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The Ever-New Tongue: The Text in the Book of Lismore

28 Jun 2018

A paperback version of Professor John Carey's edition of the Old Irish cosmological text In Tenga Bithnúa ("The Ever-New Tongue"), which appeared as part of the Corpus Christianorum Series Apocryphorum in 2009, has just been published by Brepols; this book will be formally launched at the Irish Conference of Medievalists in June. The new publication provides a translation of the first recension of the text, introduced by a detailed discussion of its content and background, and followed by an appendix setting forth the evidence for dating.


The Ever-New Tongue (In Tenga Bithnúa) is a medieval Irish account of the mysteries of the universe, remarkable for its exotic background and for the fiery exuberance of its style. This translation, based on the definitive edition of the text, renders this extraordinary work available to a wider readership.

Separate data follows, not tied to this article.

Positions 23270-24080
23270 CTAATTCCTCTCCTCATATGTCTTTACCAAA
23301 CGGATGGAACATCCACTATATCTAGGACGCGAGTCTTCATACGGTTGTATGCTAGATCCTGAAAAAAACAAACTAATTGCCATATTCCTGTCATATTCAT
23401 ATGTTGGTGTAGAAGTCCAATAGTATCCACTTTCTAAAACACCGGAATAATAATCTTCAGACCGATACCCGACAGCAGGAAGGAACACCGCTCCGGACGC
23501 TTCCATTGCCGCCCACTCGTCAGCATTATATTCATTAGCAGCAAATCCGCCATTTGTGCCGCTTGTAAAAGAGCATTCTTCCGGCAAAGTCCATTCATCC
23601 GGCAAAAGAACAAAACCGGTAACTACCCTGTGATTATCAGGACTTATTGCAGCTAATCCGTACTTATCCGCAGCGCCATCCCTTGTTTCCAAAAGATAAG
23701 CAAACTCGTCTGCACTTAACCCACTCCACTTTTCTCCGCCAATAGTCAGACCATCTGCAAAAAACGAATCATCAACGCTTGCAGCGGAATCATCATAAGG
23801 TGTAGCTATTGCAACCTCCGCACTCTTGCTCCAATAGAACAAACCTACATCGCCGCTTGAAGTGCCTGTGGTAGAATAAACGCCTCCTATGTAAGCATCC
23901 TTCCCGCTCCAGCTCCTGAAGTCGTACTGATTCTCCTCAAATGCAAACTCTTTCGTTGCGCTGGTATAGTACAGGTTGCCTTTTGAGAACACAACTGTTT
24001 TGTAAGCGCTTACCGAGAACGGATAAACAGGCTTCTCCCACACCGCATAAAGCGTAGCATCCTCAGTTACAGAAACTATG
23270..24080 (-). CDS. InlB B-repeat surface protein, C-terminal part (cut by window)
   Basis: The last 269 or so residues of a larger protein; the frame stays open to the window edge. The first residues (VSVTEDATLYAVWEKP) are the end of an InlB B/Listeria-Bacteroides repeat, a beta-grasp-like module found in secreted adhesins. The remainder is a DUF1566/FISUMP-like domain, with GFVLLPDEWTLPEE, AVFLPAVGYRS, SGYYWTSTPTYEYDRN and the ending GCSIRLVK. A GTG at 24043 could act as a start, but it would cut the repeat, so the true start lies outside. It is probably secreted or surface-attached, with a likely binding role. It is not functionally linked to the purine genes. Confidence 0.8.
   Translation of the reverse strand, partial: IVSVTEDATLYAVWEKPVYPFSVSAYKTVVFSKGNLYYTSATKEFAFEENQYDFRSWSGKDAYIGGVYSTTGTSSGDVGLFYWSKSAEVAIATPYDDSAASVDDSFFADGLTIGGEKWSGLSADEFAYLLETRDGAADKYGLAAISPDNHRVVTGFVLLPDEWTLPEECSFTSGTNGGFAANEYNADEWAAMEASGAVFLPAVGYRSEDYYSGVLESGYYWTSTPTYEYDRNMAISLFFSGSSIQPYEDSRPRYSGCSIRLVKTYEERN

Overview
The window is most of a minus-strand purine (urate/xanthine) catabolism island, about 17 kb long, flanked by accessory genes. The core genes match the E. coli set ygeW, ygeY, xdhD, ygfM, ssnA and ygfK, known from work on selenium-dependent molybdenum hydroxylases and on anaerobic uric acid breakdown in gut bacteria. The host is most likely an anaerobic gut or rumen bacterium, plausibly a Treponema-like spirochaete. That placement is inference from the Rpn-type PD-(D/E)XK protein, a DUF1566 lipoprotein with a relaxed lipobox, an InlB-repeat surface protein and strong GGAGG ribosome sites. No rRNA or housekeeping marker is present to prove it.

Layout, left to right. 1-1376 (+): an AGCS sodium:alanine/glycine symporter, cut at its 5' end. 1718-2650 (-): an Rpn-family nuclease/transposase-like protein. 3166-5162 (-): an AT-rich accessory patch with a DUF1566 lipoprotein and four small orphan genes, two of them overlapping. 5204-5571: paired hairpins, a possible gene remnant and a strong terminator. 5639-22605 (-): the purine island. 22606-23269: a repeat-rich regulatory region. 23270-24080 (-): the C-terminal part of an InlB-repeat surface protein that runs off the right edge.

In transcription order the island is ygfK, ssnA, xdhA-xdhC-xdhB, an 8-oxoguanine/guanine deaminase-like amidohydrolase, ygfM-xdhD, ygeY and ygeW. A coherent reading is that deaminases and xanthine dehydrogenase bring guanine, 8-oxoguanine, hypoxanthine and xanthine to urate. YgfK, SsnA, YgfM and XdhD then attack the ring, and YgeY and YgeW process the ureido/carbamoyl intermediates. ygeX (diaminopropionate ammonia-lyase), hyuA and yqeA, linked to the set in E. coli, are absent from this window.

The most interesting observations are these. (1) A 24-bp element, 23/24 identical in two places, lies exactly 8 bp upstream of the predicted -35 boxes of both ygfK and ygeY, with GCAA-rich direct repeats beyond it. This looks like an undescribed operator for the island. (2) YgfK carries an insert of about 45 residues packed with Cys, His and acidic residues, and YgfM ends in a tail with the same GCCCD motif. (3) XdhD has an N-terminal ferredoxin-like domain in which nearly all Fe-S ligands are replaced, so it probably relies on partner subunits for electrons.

Composed in Ireland in the ninth or tenth century, The Ever-New Tongue purports to reveal the mysteries of the creation, of the cosmos, and of the end of the world, as related by the soul of the apostle Philip speaking in the language of the angels. Drawing on a multitude of sources, both mainstream and heterodox, it reflects the richness of early Irish learning as well as the vitality of its author’s imagination. Two apocryphal texts appear to have inspired its original composition: a lost Egyptian apocalyptic discourse, and one of the segments of the Acts of Philip (a work otherwise unknown in Latin Christendom).

Based on the critical edition of The Ever-New Tongue in the Corpus Christianorum, Series Apocryphorum, this book presents an English translation of the oldest (and most conservative) version of the text, preserved in the Book of Lismore, together with a fully updated introduction.



Roinn na Sean- agus na Meán-Ghaeilge

Department of Early and Medieval Irish

Bloc A, Urlár na Talún, Áras Uí Rathaille / Block A, Ground Floor, O'Rahilly Building, UCC, Cork